Once it’s finished, fish stock freezes well for up to three months.
The biggest difference between fish stock and other stocks is time: Fish stocks do not need hours and hours to come together the way beef or chicken stocks do.
Use lean fish like bass or cod – avoid oily fish like salmon or mackerel.
* 3 T. olive oil
* 3 lb. fish spines, fins and heads
* 1/2 of a large parsnip root, sliced into rounds
* 1 leek, sliced thin
* 2 stalks celery, sliced thin
* 1 carrot, sliced into thin rounds
* trimmings from a fennel bulb
* 1/2 cup sliced button mushrooms
* 1/2 bunch parsley
* 2 bay leaves
* 1 garlic clove, smashed
* 1 sprig of fresh thyme or 1 t. dried
* Cold water
Heat a large pan for 2 minutes on high heat, then add the oil.
Turn the heat down to medium and add the fish bones. You do not want them to brown, only to get a little color. Cook, stirring frequently, for about 5 minutes. Remove and set aside.
In a tall stockpot, add the fish bones and turn off the heat for now.
In the pan you sweated the fish bones in, add the vegetables and cook until the leeks are translucent. Stir frequently. When they are cooked but not browned (a little browning is OK), add them to the stockpot.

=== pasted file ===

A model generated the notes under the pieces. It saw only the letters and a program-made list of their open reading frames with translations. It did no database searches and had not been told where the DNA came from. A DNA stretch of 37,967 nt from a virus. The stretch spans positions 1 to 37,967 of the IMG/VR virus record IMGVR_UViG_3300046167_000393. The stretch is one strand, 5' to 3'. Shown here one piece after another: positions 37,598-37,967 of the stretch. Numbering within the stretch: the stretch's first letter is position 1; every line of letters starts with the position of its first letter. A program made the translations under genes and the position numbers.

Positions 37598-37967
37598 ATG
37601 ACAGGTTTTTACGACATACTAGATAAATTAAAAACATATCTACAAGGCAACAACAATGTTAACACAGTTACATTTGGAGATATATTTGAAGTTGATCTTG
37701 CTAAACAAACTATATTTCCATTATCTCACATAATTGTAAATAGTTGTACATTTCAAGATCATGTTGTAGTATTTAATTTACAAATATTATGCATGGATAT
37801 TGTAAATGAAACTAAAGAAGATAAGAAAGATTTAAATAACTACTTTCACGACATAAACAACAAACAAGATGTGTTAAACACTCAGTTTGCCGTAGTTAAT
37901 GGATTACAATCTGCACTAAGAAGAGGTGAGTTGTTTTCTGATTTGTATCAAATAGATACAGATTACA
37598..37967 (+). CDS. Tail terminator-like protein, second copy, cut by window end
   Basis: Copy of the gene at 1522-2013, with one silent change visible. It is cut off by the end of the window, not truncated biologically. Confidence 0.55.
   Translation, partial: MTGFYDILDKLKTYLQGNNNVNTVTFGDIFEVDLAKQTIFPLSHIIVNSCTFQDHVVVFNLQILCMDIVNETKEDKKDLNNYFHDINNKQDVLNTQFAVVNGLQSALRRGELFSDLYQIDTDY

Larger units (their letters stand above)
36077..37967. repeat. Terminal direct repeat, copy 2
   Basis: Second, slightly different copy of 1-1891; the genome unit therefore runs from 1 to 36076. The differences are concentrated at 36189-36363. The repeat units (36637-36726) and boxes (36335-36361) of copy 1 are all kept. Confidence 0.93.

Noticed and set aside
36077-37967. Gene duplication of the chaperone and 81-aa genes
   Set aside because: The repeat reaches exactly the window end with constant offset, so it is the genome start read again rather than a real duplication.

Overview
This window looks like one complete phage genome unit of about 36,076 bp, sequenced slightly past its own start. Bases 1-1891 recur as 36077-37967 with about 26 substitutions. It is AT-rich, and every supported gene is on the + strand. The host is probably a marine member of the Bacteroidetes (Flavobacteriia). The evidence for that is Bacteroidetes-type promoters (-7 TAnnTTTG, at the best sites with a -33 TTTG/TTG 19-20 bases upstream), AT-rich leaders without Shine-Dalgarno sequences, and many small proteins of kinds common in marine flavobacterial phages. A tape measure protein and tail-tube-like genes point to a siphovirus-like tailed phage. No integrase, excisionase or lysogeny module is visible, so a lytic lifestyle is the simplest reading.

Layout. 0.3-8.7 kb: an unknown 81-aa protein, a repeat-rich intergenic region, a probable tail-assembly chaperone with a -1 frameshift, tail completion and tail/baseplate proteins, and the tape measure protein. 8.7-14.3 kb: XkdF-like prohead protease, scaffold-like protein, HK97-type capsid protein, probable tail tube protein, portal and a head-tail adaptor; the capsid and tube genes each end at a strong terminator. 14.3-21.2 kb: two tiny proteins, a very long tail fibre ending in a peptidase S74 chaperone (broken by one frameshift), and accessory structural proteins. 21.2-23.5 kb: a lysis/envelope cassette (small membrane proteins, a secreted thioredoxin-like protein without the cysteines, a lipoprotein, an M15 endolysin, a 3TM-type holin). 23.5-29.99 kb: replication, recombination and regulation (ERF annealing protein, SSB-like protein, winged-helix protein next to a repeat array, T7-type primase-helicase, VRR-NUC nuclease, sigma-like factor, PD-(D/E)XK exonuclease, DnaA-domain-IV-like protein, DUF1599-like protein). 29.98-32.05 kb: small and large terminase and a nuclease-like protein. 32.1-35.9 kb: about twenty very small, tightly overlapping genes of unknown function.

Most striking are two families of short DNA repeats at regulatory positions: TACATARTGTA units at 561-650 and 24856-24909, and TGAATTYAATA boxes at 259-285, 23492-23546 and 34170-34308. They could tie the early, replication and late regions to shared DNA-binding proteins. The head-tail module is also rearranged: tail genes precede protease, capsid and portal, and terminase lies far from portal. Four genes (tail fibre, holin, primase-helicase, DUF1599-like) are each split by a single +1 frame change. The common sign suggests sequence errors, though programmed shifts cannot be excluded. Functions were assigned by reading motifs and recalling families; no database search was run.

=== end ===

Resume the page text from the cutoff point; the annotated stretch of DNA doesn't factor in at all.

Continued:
Add the herbs to the stockpot, stir everything to combine, and add enough cold water to cover it all by an inch.
Bring the stock up to a simmer. Do not let it boil. It is important that you don’t let it boil, because fish stock will get cloudy in a hurry if you do. Look for a shimmer on the surface, not burble.
Once the stock is at a simmer, move the pot off to one side of the burner a little. This will direct any impurities to one side, making it easier to skim. Simmer like this for 40 minutes.
After 40 minutes, strain the stock through a fine mesh strainer with a piece of cheescloth set inside. Clean the stockpot and then return the stock to the now-clean pot. Taste it.
Pour into plastic containers and freeze. Make sure you leave enough space at the top of the containers to account for the stock expanding when it freezes!